A non-polar molecule is a molecule with polar bonds but having a symmetrical molecular structure, or a molecule containing atoms of equal or almost equal electronegativities. The electrons in a non-polar molecule are evenly distributed with respect to the origin.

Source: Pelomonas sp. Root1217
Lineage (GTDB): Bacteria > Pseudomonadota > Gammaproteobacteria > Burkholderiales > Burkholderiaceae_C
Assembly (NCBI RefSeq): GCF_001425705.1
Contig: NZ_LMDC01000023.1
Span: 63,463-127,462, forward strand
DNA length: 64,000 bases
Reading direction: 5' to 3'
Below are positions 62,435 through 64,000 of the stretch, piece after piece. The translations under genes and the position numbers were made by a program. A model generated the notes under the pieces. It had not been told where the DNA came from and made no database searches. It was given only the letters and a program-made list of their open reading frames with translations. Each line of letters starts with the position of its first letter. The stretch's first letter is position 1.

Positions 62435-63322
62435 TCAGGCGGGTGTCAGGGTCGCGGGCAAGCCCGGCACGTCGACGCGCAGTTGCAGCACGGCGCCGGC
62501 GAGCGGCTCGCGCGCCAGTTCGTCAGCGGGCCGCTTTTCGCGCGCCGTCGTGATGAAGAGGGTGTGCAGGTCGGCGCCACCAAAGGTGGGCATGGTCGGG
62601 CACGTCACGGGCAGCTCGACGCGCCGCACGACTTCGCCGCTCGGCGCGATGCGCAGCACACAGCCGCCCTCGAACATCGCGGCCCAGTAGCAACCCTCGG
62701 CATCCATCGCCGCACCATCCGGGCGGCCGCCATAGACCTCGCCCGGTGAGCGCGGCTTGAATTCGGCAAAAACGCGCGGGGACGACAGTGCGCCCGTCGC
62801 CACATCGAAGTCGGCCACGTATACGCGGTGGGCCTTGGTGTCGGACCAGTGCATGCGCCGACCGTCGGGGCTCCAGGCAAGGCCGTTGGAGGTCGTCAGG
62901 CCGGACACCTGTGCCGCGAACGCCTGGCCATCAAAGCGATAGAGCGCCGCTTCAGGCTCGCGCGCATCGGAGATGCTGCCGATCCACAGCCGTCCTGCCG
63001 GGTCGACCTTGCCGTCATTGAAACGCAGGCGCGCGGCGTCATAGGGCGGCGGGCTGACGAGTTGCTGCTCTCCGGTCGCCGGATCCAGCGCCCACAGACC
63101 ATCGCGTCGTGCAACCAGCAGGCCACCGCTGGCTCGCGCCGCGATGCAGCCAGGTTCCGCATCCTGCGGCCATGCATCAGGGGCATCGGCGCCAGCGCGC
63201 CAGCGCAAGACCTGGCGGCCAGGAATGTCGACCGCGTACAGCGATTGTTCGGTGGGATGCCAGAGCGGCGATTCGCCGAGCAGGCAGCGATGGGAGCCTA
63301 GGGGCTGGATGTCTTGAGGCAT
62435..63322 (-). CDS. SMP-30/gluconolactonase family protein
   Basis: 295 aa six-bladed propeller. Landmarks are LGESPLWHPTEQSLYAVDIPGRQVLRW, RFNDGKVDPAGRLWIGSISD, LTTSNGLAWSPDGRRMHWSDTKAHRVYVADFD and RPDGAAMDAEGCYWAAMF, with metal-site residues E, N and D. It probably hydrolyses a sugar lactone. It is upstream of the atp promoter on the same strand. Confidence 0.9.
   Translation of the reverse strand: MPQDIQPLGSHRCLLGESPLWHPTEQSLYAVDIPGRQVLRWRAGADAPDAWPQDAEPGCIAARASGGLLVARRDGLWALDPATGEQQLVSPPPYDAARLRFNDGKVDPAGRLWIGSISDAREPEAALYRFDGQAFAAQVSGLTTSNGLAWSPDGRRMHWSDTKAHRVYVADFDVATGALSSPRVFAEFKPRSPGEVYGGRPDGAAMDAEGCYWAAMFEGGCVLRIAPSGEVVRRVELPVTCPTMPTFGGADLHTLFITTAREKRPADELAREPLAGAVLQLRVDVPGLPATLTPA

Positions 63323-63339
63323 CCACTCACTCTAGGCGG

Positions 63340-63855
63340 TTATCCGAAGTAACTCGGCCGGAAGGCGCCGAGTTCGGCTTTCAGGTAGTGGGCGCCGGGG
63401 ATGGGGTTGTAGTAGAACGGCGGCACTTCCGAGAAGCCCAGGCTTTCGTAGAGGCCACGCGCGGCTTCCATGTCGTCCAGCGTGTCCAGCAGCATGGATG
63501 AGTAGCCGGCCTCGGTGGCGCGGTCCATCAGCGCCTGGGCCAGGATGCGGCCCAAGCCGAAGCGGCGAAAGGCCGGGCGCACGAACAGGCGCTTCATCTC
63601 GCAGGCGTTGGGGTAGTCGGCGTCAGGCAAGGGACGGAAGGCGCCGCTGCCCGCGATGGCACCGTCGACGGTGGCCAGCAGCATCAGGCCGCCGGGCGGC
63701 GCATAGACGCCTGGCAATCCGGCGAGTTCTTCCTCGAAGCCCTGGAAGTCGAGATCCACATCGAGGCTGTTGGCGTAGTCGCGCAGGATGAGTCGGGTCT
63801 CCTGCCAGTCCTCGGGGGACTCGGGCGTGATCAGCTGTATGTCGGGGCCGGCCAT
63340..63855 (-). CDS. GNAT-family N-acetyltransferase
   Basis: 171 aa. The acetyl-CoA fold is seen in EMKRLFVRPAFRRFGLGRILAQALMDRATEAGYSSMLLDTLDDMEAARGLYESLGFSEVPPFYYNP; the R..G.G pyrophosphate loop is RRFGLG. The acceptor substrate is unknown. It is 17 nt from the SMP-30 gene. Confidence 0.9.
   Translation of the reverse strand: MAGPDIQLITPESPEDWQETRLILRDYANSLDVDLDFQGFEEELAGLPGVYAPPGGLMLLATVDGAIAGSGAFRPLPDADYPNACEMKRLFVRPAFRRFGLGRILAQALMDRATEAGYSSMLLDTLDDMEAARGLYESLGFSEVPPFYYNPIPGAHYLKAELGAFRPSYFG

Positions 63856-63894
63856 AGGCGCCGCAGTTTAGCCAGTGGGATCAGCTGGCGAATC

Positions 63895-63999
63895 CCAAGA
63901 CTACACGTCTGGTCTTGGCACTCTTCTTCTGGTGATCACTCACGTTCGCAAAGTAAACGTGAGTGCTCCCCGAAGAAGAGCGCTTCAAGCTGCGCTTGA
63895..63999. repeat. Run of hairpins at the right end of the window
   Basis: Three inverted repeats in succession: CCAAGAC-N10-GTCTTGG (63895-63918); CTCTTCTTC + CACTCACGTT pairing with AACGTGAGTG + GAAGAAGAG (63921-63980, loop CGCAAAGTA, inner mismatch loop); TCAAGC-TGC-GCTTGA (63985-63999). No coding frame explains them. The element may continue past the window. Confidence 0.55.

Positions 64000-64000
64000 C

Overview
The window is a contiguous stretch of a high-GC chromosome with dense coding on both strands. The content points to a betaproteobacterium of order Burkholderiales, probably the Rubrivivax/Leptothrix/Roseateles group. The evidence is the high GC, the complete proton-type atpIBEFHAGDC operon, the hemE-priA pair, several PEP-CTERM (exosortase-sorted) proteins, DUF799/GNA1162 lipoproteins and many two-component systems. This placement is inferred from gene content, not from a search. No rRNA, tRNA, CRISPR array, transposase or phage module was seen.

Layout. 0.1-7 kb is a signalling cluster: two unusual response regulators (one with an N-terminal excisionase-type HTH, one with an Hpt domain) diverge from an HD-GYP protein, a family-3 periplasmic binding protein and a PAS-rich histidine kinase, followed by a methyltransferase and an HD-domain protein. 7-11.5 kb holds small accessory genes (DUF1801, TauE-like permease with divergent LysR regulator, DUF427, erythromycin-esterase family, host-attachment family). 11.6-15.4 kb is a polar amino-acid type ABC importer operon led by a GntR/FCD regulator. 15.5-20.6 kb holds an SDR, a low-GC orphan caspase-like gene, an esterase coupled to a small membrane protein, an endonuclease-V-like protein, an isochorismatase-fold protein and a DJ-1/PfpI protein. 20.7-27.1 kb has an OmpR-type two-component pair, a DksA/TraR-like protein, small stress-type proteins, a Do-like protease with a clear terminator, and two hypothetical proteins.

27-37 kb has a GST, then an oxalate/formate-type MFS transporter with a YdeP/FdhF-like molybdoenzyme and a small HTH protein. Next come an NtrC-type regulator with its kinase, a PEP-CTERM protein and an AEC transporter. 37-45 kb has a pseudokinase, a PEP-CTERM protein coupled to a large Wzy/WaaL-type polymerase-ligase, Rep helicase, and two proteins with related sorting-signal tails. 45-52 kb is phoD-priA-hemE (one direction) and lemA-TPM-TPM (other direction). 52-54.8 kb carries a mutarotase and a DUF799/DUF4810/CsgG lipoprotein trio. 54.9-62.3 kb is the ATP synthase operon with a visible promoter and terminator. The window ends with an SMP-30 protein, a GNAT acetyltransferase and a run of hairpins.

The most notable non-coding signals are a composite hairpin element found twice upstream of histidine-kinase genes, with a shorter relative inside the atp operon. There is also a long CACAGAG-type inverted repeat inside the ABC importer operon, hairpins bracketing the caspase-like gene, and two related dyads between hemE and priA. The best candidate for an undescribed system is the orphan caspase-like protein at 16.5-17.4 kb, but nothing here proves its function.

A non-polar molecule is hydrophobic and will only dissolve in lipids, making it lipophilic. The bonds holding its atoms together are generally covalent, since a non-polar molecule does not form hydrogen bonds. The attractive forces exerted between non-polar molecules are weak intermolecular forces known as the "London dispersion forces." These forces become relatively stronger a higher number of electrons come in contact with each other. Carbon compounds, such as carbon dioxide and methane, are some of the most common non-polar molecules.